1. Use HBase's native versioning to store the version of the analysis
    2. Encode a version in the column name itself

    I know the HBase native versions use the server's timestamp by default,
    but can take any long value. So we could assign a particular time value to
    be a version of a particular analysis. However, the doc also warned that
    there could be negative ramifications of this because HBase uses the
    versions internally for things like TTL for deletes/maintenance. Do people
    use versions in this way? Are the TTL issues of great concern? (We likely
    won't be deleting things often from the tables, but can't guarantee that we
    won't ever do so).

    Encoding a version in the column name itself would make the column names
    bigger, and I know it's encouraged for column names to be as small as
    possible.

    Adjacent to the native-version-or-not question, there's the general column
    naming. I was originally thinking maybe having a prefix followed by the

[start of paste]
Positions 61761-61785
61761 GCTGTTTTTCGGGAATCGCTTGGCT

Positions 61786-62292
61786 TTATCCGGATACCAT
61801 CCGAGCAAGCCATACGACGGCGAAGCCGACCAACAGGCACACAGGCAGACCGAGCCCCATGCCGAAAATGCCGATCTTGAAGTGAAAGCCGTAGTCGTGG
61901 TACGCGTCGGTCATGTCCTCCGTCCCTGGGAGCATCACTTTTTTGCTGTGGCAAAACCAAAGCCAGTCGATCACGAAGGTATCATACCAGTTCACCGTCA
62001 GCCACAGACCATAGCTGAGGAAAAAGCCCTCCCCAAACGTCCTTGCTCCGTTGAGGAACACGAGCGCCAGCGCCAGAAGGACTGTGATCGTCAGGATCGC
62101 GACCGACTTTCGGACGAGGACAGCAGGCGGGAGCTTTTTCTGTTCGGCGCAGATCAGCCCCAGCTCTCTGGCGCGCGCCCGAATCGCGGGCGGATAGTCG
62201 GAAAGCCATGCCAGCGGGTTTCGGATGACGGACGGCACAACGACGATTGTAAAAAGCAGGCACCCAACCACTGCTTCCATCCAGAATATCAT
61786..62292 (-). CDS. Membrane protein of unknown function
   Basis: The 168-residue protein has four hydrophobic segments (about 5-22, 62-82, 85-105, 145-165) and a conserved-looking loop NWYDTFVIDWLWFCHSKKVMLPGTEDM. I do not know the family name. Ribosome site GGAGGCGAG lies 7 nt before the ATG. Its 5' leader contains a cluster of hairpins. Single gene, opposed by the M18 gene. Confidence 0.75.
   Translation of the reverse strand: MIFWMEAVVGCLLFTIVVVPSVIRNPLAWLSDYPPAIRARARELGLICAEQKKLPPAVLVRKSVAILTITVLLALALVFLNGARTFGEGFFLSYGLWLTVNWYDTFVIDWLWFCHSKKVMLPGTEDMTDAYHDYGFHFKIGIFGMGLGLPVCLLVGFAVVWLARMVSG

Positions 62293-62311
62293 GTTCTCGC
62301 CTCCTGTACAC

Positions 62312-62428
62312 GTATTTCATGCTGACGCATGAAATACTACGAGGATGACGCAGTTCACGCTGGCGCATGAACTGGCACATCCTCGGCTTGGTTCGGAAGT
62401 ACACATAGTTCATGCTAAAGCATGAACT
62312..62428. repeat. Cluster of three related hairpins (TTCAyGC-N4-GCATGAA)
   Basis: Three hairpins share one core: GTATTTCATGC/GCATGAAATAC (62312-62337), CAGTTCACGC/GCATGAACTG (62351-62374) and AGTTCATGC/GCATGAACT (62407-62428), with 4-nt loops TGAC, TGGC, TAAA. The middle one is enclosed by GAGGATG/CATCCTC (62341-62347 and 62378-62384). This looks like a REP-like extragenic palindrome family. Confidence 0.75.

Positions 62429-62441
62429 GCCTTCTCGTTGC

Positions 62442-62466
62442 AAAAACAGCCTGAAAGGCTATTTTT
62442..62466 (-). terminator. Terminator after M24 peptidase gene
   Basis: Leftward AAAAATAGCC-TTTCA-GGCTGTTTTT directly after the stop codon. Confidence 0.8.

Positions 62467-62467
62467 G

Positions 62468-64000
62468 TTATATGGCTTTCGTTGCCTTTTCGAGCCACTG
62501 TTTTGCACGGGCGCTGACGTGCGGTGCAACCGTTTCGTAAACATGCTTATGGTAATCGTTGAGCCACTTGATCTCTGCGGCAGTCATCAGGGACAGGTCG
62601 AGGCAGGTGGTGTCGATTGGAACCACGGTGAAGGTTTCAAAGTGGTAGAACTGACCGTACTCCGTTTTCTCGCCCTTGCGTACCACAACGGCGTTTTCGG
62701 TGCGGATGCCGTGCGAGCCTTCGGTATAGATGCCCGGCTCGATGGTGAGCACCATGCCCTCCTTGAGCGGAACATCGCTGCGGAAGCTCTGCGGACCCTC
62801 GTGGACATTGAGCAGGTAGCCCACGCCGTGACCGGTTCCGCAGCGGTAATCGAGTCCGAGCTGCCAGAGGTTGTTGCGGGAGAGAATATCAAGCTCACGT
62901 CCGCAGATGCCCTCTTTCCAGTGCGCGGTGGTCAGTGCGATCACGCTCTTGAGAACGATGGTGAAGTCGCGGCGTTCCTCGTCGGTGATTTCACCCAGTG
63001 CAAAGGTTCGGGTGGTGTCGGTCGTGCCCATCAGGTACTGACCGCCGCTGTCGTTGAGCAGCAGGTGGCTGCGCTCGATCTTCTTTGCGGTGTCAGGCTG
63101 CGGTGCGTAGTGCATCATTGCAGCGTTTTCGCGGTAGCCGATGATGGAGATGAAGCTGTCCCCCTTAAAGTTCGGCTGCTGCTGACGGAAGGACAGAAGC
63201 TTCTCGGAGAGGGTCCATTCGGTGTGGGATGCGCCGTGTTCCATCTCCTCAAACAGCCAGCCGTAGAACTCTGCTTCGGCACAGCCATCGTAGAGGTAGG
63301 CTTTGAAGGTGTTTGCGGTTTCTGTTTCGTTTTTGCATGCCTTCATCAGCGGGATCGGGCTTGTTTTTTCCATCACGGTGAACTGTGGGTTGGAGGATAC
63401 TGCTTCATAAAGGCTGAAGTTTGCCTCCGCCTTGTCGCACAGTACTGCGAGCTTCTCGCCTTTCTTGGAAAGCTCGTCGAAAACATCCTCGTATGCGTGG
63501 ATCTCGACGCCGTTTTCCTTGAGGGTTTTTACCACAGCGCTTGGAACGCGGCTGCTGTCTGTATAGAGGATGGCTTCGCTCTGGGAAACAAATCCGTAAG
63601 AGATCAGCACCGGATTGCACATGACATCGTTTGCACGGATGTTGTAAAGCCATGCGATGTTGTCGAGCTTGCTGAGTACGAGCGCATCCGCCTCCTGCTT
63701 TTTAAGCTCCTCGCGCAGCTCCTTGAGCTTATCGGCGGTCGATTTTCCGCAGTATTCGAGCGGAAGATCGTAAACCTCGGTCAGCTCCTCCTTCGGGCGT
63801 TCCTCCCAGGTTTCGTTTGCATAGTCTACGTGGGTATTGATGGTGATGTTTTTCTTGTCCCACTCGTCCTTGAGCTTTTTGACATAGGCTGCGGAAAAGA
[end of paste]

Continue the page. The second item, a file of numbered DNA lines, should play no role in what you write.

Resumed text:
column name, optionally with the version in the middle depending on whether
    1 or 2 is chosen above. This would allow prefix filters to be used during
    gets/scans to gather all columns for a given analysis type, etc. but it
    would perhaps result in larger column names across billions of rows.

    e.g. *analysisfoo_4_column1*

    In practice, is this done and can it perform well? Or is it better to pick
    a fixed width and use some number in its place, that's then translated via,
    say, another table?

    e.g. *100000_1000_100000* (or something to that effect -- fixed width
    numbers that are stand-in ids for potentially longer descriptions).

    Thanks,
    - Ken


    --
    Thanks & Regards,
    Anil Gupta
  • Ken Hampson at Jun 13, 2016 at 2:34 am
    Hi, Anil:

    Thanks for the feedback! I'll proceed with the non-short column-naming.
    It's good to have some feedback from real-world, production cases.

    Thanks again,
    - Ken
    On Sat, Jun 11, 2016 at 2:47 PM anil gupta wrote: